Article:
There’s no doubting the thrill of hearing a pot-bellied orchestra going for climactic points in a score with all its might and dislodging the dust from concert hall rafters. Yet the other end of the textural spectrum can be equally telling. Mozart reminded us that silence is possibly the most powerful element in music. Equally magical are those moments when the layers in a work slim right down to a single line, instilling fear into anyone in the auditorium who might be thinking of releasing a good cough at that moment.
I recall the first time I heard a live performance of Walton’s Belshazzar’s Feast (8.555869), in London’s Royal Albert Hall. The massed—and massive—ranks of chorus and orchestra were supplemented by two brass bands, positioned off-stage and halfway to heaven in that extraordinary auditorium. The cumulative power was impressive. Of equal impact, however, was that brief interlude when a solo baritone gives us a scene-setter about the ancient city of Babylon. Here was a simple story-teller who needed nothing more than his voice and a soapbox, something the Arab-American composer Mohammed Fairouz referred to when recalling his Egyptian roots.
“I think what’s always fascinated me,” Fairouz said, “is this concept of story. “You can walk on the streets of Cairo and find people reciting poetry out loud and people will be assembled around them in cafés, and people will be crying, moved to tears by this concept of reading poetry out loud; it translates very, very naturally into the recital.”
Maybe Walton was thinking on this wavelength when he wrote the unaccompanied interlude in his oratorio.
Audiences usually outnumber performers at a concert, but there was one extraordinary recital that saw a motley quartet of musicians (a pianist, clarinettist, violinist and cellist) playing before a literally captive audience. The occasion was the first performance of Messiaen’s Quartet for the End of Time (8.554824), given in Stalag VIII-A, a German prisoner of war camp in Silesia, before an audience of 5,000 inmates. The work is deeply rooted in Christian spirituality, but one wonders if faith was at the forefront of the prisoners’ minds during the third movement, The Abyss of the Birds, which is scored for clarinet alone and features bird songs mimicking the fanciful style of a blackbird. “Will I ever again be able to hear the live sounds of a real blackbird?” That’s what would have been pressing my mind during those extraordinary eight minutes.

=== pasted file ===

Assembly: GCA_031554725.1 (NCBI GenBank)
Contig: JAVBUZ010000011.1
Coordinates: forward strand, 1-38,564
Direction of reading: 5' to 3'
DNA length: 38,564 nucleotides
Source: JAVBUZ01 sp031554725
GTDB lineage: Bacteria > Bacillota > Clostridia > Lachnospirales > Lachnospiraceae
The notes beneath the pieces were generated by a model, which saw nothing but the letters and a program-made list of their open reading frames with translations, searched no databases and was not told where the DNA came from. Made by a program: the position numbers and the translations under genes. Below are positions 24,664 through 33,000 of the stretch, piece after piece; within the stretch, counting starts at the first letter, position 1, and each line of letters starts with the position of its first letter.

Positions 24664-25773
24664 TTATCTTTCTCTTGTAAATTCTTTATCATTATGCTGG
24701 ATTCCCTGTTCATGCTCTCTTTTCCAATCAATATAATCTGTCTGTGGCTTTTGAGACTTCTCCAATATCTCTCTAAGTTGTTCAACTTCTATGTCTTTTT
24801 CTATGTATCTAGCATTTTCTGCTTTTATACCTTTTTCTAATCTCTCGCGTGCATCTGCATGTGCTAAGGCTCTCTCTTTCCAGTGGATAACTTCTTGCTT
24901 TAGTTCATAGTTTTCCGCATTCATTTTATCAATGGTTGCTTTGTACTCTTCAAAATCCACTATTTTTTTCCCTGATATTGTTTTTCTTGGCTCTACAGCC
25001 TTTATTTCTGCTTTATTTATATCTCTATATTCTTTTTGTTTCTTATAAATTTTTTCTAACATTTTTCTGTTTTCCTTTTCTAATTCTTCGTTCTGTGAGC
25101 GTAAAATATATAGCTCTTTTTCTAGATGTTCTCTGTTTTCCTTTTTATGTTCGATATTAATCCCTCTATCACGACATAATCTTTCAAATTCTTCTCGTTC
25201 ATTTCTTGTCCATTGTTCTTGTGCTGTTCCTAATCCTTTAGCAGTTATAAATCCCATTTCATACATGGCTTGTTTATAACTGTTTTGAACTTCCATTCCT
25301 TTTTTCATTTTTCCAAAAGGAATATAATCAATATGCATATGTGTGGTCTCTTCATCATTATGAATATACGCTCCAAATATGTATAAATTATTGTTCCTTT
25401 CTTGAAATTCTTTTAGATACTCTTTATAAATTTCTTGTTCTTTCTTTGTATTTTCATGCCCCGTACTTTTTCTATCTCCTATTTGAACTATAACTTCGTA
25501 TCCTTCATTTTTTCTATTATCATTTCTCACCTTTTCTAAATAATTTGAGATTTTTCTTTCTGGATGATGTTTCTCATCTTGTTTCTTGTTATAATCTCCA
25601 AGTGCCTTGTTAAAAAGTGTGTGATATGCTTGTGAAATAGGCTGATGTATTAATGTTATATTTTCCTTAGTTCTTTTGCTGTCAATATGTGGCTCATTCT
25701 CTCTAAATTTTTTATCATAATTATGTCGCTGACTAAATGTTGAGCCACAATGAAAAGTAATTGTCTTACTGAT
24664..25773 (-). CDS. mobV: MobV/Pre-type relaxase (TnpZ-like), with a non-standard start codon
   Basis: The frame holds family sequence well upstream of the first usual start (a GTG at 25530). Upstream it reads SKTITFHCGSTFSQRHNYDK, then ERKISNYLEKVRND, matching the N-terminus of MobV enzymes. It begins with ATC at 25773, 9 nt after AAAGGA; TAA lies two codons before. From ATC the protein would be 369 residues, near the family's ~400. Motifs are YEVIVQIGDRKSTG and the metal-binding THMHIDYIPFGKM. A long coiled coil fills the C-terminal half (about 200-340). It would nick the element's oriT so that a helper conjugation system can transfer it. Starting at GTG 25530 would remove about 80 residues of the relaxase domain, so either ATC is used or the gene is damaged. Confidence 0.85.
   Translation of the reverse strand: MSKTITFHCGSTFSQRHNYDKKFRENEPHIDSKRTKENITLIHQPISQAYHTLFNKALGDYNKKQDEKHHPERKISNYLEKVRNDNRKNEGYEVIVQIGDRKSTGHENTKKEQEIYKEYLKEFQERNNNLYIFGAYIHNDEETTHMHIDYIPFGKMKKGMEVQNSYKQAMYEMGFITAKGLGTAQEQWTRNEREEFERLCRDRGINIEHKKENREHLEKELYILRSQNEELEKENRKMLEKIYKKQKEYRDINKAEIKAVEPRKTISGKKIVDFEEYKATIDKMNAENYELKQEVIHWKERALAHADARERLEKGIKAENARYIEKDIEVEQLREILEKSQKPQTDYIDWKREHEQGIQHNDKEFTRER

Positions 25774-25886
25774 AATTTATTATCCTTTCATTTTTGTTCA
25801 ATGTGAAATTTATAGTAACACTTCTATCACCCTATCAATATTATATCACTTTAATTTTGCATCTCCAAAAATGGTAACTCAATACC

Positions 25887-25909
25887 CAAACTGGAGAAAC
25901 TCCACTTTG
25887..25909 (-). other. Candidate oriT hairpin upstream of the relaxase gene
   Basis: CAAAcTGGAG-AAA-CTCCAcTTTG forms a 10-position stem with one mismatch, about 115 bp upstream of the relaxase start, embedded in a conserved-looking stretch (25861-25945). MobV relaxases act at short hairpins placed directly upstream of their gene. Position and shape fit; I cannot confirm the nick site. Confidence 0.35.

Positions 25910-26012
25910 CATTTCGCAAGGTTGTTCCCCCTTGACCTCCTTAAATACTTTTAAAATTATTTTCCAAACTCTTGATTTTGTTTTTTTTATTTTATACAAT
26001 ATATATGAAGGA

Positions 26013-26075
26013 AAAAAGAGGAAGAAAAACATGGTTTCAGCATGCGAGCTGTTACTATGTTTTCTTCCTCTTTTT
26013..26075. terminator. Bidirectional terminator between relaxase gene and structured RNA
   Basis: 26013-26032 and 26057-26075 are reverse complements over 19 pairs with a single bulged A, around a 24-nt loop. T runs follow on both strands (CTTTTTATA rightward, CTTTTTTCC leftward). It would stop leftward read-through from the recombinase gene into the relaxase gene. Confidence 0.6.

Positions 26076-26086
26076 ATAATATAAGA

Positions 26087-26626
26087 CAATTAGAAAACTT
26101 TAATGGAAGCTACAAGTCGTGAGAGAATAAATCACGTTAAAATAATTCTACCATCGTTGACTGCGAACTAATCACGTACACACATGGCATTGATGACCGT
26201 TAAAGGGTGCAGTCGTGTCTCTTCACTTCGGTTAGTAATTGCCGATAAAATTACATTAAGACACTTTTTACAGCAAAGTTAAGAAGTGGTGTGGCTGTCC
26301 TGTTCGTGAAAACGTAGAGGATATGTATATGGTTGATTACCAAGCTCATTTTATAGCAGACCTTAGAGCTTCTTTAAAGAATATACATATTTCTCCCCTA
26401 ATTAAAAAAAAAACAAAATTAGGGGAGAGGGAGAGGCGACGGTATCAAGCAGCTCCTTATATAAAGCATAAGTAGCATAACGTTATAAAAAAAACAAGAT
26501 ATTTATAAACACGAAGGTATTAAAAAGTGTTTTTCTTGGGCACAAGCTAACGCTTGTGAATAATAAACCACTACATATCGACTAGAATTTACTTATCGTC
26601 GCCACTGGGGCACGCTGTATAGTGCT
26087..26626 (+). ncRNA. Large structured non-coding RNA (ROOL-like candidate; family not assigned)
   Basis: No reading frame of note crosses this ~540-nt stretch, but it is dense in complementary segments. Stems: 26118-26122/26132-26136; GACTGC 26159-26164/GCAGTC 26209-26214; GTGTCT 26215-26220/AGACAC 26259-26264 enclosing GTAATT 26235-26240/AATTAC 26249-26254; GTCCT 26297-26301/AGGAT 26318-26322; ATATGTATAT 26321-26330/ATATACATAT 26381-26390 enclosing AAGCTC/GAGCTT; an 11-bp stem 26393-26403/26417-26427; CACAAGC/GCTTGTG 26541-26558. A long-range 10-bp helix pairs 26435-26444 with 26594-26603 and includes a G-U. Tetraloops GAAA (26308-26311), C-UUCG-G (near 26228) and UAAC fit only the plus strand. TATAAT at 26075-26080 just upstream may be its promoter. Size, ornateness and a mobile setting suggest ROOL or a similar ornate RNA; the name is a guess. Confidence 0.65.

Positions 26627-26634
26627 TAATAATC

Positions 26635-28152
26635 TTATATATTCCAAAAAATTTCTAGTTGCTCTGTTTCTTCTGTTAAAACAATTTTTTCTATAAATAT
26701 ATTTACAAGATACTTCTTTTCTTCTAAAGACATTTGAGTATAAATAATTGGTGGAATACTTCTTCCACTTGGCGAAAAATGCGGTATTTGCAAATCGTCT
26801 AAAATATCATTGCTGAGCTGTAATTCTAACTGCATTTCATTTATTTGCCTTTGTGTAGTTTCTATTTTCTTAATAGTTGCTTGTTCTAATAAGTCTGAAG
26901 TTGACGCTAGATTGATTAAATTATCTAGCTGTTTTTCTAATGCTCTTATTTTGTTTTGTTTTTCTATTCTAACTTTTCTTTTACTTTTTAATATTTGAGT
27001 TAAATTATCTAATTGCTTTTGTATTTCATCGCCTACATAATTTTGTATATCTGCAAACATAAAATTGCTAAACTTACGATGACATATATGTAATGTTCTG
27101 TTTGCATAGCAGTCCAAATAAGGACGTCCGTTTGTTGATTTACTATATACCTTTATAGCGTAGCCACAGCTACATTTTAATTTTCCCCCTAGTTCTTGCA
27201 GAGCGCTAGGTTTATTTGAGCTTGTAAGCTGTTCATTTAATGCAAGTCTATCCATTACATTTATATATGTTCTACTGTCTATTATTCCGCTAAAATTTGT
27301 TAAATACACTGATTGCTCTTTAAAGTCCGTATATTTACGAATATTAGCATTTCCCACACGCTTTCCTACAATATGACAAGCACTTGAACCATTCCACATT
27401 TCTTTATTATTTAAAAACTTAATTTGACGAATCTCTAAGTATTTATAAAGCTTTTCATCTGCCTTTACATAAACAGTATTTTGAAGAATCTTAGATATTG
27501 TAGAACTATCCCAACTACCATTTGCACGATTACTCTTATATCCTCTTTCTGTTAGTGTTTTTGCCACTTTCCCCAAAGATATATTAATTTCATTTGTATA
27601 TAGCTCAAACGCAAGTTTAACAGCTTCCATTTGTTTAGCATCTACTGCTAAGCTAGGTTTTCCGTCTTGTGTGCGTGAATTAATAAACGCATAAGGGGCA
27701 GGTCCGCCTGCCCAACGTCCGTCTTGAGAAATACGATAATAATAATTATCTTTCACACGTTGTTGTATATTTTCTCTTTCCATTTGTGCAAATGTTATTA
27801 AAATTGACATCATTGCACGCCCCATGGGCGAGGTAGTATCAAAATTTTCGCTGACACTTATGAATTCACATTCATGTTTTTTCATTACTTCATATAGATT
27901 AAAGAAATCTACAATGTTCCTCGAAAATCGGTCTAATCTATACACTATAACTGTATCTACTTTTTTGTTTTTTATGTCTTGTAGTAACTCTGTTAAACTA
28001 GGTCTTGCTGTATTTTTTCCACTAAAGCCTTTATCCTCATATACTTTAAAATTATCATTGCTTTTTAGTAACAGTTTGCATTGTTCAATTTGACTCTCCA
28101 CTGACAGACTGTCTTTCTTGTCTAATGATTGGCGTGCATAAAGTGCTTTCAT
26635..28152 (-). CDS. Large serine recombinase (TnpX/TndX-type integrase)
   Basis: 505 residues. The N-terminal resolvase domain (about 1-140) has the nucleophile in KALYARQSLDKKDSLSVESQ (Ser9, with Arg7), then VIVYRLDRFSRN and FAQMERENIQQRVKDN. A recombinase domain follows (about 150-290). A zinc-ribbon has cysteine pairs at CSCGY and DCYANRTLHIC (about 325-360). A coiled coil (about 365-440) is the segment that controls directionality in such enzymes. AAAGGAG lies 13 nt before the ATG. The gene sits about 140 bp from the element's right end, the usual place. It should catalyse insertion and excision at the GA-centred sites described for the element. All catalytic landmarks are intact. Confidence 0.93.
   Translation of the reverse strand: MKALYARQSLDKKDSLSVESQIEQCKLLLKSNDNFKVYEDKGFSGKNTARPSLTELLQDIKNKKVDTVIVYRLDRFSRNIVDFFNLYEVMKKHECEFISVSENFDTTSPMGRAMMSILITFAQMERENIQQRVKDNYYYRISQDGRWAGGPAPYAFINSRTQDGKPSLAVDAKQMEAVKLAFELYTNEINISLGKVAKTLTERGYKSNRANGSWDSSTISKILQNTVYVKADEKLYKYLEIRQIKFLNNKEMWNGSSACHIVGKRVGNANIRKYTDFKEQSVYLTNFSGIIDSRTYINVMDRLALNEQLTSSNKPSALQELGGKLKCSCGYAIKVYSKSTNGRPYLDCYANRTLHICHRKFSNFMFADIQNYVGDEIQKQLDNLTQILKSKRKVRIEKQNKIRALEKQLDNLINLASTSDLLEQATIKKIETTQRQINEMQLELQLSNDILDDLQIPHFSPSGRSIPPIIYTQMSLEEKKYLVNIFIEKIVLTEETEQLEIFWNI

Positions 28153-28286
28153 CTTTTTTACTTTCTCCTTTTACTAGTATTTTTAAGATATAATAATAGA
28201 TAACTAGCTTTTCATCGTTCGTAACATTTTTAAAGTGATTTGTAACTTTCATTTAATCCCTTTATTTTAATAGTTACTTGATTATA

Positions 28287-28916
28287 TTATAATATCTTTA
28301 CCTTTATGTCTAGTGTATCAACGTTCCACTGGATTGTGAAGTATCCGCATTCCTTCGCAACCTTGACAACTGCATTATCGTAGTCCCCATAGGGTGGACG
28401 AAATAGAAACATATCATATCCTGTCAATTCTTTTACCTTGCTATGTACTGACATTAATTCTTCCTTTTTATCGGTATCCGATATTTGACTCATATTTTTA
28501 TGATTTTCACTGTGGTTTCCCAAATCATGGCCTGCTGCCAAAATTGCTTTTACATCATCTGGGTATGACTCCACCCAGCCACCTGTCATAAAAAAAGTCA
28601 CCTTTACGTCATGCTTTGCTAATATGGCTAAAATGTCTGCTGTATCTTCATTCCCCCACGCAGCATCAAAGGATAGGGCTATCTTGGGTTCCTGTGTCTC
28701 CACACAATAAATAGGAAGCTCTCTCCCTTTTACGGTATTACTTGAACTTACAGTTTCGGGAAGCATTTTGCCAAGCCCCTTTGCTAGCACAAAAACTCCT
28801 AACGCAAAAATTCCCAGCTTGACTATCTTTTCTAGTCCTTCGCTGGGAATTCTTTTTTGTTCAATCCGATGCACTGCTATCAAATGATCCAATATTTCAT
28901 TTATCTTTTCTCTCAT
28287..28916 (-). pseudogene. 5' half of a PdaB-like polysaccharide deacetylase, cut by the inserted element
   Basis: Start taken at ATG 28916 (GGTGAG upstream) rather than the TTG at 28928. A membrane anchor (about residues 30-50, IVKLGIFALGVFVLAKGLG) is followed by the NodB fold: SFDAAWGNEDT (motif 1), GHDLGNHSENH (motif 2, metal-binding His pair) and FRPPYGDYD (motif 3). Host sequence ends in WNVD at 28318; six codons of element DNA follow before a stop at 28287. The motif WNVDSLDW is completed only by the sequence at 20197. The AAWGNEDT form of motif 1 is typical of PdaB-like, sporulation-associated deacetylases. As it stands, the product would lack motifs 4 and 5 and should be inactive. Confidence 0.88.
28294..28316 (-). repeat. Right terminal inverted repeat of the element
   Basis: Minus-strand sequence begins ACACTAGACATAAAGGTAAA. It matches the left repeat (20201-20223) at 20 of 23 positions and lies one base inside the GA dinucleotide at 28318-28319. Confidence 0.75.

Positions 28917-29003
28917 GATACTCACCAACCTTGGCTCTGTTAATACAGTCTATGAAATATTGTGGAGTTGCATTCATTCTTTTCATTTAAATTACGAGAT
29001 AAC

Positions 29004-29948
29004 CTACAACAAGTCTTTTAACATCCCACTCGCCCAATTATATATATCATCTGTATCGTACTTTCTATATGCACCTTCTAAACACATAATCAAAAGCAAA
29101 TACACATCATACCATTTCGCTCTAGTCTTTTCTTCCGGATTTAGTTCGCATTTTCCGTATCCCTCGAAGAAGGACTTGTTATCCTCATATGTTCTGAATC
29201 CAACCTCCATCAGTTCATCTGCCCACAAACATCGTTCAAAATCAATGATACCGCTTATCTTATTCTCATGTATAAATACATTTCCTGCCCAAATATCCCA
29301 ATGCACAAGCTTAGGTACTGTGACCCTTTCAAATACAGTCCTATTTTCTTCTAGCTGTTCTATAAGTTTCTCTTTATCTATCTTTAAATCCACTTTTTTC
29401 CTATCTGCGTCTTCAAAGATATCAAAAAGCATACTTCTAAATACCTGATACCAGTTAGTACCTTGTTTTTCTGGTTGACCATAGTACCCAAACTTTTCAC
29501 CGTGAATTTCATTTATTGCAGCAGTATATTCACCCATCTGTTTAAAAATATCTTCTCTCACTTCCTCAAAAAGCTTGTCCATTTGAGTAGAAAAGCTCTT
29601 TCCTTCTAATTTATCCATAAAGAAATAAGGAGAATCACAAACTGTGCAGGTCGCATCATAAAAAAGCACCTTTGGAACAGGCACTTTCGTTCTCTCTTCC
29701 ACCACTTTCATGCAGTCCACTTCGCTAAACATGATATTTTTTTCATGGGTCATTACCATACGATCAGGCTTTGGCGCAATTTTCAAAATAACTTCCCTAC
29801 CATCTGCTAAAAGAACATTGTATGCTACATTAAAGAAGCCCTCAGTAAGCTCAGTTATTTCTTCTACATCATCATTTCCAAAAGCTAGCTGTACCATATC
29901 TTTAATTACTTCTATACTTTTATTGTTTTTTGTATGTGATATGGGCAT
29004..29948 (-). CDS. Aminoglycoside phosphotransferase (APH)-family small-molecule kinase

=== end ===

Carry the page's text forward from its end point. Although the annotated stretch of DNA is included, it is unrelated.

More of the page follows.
Second only to the opening of his Fifth Symphony, Beethoven is probably best known to Joe Public through the melody he penned for Schiller’s Ode to Joy in the finale of his Ninth Symphony (8.550181). This great platform for the brotherhood of man to shout its message from the rooftops starts, improbably, as a mere seedling; a barely audible whisper from the roots of the orchestra states the single-line melody that soon sprouts wings in the remainder of the movement and has continued to soar through history ever since. What, I wonder, went through the minds of those double bass players when, pianissimo, they sight-read Beethoven’s artless tune at the first rehearsal, giving birth to one of the most popular melodies of all time?
There was a time, of course, when a single-line texture was the norm. Mediaeval plainsong was the daily diet of religious orders during worship. If you’ve ever attended a plainsong service in a monastery, you will know the hypnotic effect that the unaccompanied music’s repetitive process produces (minimalism in all but name). Hildegard von Bingen was a 12th-century example of how women excel at multi-tasking, as suggested by her alternative names: “St Hildegard” and the “Sybil of the Rhine”. A German writer, composer and Christian mystic (to mention just three of her significant talents), she was a Benedictine abbess who founded two monasteries. Quite how she also found time to compose is a mystery, but you can sample a trip back in time to get a glimpse of her genius with O viridissima virgo (8.550751).
Finally, the anonymous Renaissance melody, L’homme armé (8.558057), the words of which translate as:
The armed man should be feared.
Everywhere it has been proclaimed
That each man shall arm himself
With a coat of iron mail.
The original melody has turned out to be as well galvanised as the armed man himself, being called on even to this day to act as the basis for new works, witness this extract from Karl Jenkin’s The Armed Man, A Mass for Peace, directed by the Welsh composer. There he is, our fabled armed man, at the start of the movement, still in single-line formation, continuing to demonstrate the power of one.